French parliament debates gay marriage law

France's prime minister on Tuesday predicted that gay marriage will quickly be accepted by a country that has spent months embroiled in rancorous debate between supporters and opponents of the rights of same sex couples to wed and adopt children.

As legislation to that effect was presented to parliament, bridges throughout Paris were bedecked with banners proclaiming opposition to the Socialist government's draft law.

With slogans like, "A father and a mother, it's simple," and "All born of a mother and father," the banners were draped over dozens of bridges across the Seine river, other waterways and the city's ring road, le peripherique.

The stunt represented a last-ditch attempt by the anti-gay marriage movement to persuade parliamentarians to block a reform that has been championed by President Francois Hollande and looks certain to be enacted later this year.

Justice Minister Christiane Taubira told parliament as the debate kicked off that introducing gay marriage was "an act of equality". The government has allowed for the debate to run until February 10 with a vote due two days later.

Prime Minister Jean-Marc Ayrault said the introduction of gay marriage would quickly come to be seen and accepted as a benchmark of social progress.

"Every time we have advanced equality in our country, there has been resistance, there have been fears and worries," Ayrault told parliament. "But once these laws have been passed, they have come to be seen as real steps forward, as achievements of French society. So it will be with this law on marriage for all."

With opinion polls having consistently shown that a comfortable majority of the French support gay marriage, Hollande could never have anticipated that a promise he made in his election manifesto last year would generate so much controversy.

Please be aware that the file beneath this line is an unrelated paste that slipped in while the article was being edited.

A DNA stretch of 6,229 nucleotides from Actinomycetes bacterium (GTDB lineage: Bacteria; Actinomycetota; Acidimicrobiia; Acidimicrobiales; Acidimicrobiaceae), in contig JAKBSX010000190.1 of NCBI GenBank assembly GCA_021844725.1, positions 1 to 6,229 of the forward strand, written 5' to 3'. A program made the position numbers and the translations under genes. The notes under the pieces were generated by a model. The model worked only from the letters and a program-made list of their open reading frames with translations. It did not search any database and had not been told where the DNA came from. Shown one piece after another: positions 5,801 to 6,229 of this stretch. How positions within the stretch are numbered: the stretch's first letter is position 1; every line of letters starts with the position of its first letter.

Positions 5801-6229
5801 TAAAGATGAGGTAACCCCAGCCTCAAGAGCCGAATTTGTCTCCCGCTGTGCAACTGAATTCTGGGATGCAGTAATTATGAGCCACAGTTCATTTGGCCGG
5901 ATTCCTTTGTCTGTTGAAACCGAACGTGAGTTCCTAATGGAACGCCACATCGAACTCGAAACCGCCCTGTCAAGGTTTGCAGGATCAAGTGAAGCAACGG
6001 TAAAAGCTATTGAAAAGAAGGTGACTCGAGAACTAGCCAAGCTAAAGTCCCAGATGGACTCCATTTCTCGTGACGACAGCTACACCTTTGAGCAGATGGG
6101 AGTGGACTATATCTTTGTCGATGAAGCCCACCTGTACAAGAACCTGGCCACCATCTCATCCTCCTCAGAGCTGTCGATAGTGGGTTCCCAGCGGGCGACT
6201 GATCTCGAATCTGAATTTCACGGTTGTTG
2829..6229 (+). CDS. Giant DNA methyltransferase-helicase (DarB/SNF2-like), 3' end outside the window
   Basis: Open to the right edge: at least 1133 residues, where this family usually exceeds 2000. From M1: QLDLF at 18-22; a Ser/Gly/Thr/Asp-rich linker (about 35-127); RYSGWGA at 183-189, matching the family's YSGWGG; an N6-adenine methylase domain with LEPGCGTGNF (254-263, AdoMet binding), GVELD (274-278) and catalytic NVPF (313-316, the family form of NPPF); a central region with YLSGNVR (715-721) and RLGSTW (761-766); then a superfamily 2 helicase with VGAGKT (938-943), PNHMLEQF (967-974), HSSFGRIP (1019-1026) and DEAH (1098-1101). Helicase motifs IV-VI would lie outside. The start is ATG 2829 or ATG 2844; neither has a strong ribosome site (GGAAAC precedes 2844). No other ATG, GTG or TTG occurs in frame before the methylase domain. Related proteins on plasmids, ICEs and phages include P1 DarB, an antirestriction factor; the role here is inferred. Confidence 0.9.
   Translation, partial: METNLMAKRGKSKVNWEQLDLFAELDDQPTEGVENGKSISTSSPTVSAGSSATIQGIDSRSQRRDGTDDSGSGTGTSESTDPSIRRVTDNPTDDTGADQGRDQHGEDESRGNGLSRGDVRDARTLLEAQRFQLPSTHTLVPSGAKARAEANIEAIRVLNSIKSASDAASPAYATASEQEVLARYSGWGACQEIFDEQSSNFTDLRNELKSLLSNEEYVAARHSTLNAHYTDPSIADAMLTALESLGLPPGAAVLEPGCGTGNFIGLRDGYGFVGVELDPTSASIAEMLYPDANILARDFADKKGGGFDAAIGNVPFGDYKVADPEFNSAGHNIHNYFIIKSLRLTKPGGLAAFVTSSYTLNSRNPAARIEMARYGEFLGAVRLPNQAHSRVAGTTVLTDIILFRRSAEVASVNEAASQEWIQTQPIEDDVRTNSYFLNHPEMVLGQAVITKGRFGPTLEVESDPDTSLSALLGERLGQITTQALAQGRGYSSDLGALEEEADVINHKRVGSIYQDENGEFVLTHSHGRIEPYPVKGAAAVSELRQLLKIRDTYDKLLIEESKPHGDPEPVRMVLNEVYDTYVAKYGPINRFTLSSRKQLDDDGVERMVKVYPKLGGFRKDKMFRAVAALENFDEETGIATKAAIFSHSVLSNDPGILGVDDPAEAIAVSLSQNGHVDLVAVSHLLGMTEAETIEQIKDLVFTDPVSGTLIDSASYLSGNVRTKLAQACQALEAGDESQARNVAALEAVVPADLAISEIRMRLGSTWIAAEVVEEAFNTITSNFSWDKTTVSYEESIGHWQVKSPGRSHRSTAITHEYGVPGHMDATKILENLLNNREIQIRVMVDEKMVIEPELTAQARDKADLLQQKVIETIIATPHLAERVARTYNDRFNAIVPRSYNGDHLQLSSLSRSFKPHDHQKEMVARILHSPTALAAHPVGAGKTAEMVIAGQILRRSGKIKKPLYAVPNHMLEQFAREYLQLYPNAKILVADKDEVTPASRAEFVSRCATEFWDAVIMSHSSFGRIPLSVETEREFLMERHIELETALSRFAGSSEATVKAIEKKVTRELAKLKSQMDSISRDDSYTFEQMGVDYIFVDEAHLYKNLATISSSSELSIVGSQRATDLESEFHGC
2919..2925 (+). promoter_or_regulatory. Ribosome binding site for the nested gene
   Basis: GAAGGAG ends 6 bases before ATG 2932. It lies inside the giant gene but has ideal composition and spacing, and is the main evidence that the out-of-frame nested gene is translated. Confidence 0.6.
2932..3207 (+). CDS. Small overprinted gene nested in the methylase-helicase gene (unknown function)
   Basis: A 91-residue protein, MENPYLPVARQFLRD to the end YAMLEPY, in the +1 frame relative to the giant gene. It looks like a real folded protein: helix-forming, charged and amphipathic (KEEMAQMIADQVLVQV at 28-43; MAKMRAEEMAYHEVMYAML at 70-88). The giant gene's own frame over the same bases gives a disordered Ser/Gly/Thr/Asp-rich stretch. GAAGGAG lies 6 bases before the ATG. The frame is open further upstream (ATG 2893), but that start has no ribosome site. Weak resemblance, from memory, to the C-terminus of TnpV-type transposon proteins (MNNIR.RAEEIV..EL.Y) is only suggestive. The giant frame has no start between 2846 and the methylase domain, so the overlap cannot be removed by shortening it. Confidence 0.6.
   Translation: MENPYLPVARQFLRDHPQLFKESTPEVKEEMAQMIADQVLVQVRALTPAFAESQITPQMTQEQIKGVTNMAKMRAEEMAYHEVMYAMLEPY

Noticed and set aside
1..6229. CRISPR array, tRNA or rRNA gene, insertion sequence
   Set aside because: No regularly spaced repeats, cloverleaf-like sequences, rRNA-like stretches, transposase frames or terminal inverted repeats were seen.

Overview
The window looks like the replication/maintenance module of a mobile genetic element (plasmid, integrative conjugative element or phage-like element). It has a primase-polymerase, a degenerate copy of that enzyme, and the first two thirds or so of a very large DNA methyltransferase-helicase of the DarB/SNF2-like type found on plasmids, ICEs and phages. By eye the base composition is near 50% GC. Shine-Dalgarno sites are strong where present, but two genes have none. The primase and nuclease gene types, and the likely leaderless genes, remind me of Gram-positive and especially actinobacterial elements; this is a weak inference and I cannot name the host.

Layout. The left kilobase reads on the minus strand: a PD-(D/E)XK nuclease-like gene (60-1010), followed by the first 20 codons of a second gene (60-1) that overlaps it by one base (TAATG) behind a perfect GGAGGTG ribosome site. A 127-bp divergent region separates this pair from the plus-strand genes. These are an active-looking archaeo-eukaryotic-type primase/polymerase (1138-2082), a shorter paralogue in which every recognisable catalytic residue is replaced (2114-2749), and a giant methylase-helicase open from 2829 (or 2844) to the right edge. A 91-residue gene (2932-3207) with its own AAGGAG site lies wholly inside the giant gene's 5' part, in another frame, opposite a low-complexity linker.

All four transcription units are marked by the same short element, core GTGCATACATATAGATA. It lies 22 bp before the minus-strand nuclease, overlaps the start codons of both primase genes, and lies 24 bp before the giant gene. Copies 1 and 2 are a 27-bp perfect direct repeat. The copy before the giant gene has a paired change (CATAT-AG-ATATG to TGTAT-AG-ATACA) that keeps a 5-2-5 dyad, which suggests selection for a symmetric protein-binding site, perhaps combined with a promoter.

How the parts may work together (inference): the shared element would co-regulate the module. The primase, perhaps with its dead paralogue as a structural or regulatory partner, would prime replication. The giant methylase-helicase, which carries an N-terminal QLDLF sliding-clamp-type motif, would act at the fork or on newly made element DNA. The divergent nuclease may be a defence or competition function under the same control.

A campaign orchestrated by the Catholic church and belatedly backed by the mainstream centre-right opposition steadily gathered momentum throughout the autumn and culminated in a giant protest in Paris two weeks ago.

Somewhere between 340,000 and 800,000 demonstrators flooded into the capital in a protest that was at least twice the size of a pro-gay marriage march staged on Sunday.

In September, Cardinal Philippe Barbarin, the archbishop of Lyon, claimed the government's plans to redefine the concept of marriage would open the door to incest and polygamy.

That prompted Bertrand Delanoe, the mayor of Paris and one of France's few openly gay politicians, to say the elderly cleric must have "flipped his lid."

Similar withering criticism was directed at Serge Dassault, a prominent industrialist who suggested the French would die out after being consumed by the same decadence that led to the fall of ancient Greece.

"We'll have a land of homos," Dassault claimed. "And then in 10 years there will be no-one left. It's stupid."

The movement in support of gay marriage has been less strident but did produce the iconic image of two women kissing in front of opponents of the planned legislation, snapped by AFP photographer Gerard Julien.

Throughout all the turmoil, Hollande's support for the legislation has not wavered and his girlfriend, Valerie Trierweiler, has revealed that the president will be attending the marriages of gay friends once the legislation is on the statute books.

That is expected to happen by the middle of this year, as the Socialists enjoy an outright majority in parliament and the proposed reform is also supported by the Greens, Communists and some centrists.

Parliamentary opponents of the legislation have introduced some 5,000 amendments but the guerrilla tactics are thought unlikely to significantly delay or dilute the legislation.

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